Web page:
Campus adjusts to budget plan

Shawntaye Hopkins

Reality is setting in as Western students, faculty and staff learn about the sacrifices they will have to make to meet recent budget cuts.

Several concerns are looming on the Hill regarding the budget reduction plan that was approved by the Board of Regents on Friday.

Everyone on the Hill will have to adjust to changes in the plan.

“I don’t think anybody in their right mind would like it, but it’s something we have to live with,” said Herb Simmons, a professor of curriculum and instruction.

Frankfort junior Scott Ashburn has some concerns, but knew changes were coming.

“If there’s a tight financial situation, something has to be done,” he said.

Ransdell said several of the policies were luxuries that Western can’t afford during budget cuts, but some changes will make the university more efficient and effective.

Simmons said in the past he attended all of the women’s basketball games at discounted prices.

Eliminating the faculty and staff discount of athletic tickets was one of the policy changes in the budget plan.

The policy change is expected to save Western about $50,000 every year.

Staff Council Chair Elizabeth Paris said she received several e-mails about the loss of that benefit.

Simmons was disappointed by the news about faculty tickets, but that wasn’t the only issue.

“My biggest concern is the problem with communication between the administrators and faculty,” he said.

The tickets will no longer be discounted using money in Western’s general fund, but the athletics department could find a way to discount tickets.

Zone technician David Appleby said he is concerned about all employee benefits.

One of his primary concerns is a policy change affecting the university self-insured medical insurance reserve fund.

The university will not make its usual $190 deposit into the plan for each of its 180 members. This will generate a one-time amount of $385,000. Ransdell said the reserve fund is currently stable and this change should not effect premiums.

But policy changes may have a negative impact in the future, Appleby said.

He compared employee benefits to a pie.

“You can take a little bite today, and take a bite tomorrow,” he said. “The next thing you know that pie has been ate.”

Western employees will also have a maximum of 20 vacation hours carried over into next year, instead of 24 hours. All additional hours will be converted into sick days.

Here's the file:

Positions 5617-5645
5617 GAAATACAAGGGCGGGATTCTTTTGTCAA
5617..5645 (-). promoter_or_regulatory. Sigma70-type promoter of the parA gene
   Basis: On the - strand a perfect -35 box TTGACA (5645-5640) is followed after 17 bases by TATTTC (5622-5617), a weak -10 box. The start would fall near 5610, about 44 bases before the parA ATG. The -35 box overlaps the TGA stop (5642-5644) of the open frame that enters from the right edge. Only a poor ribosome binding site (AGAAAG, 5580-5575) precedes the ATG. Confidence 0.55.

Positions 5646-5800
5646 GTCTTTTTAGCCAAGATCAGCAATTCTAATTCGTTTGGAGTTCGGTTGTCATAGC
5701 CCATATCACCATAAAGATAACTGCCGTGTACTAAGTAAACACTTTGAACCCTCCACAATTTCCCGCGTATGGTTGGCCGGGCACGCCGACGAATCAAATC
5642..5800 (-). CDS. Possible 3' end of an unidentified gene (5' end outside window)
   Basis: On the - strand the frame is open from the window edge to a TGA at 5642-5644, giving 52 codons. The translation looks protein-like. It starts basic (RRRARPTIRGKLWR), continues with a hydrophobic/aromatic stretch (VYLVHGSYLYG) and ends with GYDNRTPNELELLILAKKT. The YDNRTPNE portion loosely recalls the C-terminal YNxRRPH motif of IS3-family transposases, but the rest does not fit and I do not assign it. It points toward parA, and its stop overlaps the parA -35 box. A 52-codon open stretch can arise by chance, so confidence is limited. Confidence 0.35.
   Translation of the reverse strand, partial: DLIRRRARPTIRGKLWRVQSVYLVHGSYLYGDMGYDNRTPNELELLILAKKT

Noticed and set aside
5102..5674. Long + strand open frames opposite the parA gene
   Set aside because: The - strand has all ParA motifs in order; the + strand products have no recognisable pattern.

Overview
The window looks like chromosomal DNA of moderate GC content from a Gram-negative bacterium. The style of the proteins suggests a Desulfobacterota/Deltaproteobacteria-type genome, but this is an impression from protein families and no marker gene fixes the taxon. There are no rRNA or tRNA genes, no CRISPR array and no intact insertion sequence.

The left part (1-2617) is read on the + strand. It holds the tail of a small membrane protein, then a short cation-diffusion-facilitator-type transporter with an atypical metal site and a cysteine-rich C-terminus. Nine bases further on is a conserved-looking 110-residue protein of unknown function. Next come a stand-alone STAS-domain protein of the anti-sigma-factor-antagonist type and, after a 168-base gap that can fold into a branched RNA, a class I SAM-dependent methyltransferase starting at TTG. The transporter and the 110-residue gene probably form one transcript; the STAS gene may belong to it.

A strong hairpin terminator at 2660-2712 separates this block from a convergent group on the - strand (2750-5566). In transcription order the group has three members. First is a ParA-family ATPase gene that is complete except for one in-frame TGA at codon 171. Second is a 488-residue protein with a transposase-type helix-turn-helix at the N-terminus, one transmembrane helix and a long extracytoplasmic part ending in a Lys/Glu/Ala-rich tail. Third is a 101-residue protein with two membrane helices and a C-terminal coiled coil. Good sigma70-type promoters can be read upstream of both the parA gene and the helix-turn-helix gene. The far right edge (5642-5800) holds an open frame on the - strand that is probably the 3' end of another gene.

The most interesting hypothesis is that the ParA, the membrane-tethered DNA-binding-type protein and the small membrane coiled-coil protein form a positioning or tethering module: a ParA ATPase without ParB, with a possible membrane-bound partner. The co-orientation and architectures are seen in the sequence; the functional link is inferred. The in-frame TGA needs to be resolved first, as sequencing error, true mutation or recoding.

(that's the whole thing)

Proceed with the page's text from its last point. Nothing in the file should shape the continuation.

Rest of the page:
Ransdell said the budget plans will be reviewed after two years.

But there are some changes that might make Western more efficient.

Appleby said cutting back on lighting in some buildings is a good idea that should have been considered earlier.

Ashburn, who is also a Campus Activity Board member, said he is concerned about the fate of student activities.

“It’s something that keeps Western what it is, and keeps students active,” Ashburn said.

He also disagrees with the change in the university’s class dropping and adding policy.

Students will have to pay $20 to drop and add a course after the sixth day in each term.

Other students were concerned about tuition increases.

But there were no tuition increases released with the budget cut plan.

Chicago junior Hajara Mahmood doesn’t agree with several of the policy changes.

“It’s a great disadvantage to the students because we already have so many things to deal with and the tuition is high enough,” she said.

George Wright, a freshman from Evansville, Ind., said he doesn’t think six days is enough time to give students to drop and add courses.

“You don’t know your professors and you don’t know how the class is going to be after six days,” Wright said.

The policy change is expected to produce about $20,000 each semester. But Ransdell said he intends for it to reduce the amount of class change activity in the first weeks of each semester.

Bowling Green junior Jyoti Sahi doesn’t agree that students should have to pay higher rates for credit hours over 18, another policy change.

“So if you want to challenge yourself and take more classes, you have to pay for it,” she said.

Employees such as Simmons know Western will be OK in the end.

“We’ve lived through cuts like this before,” he said.

Reach Shawntaye Hopkins at [email protected]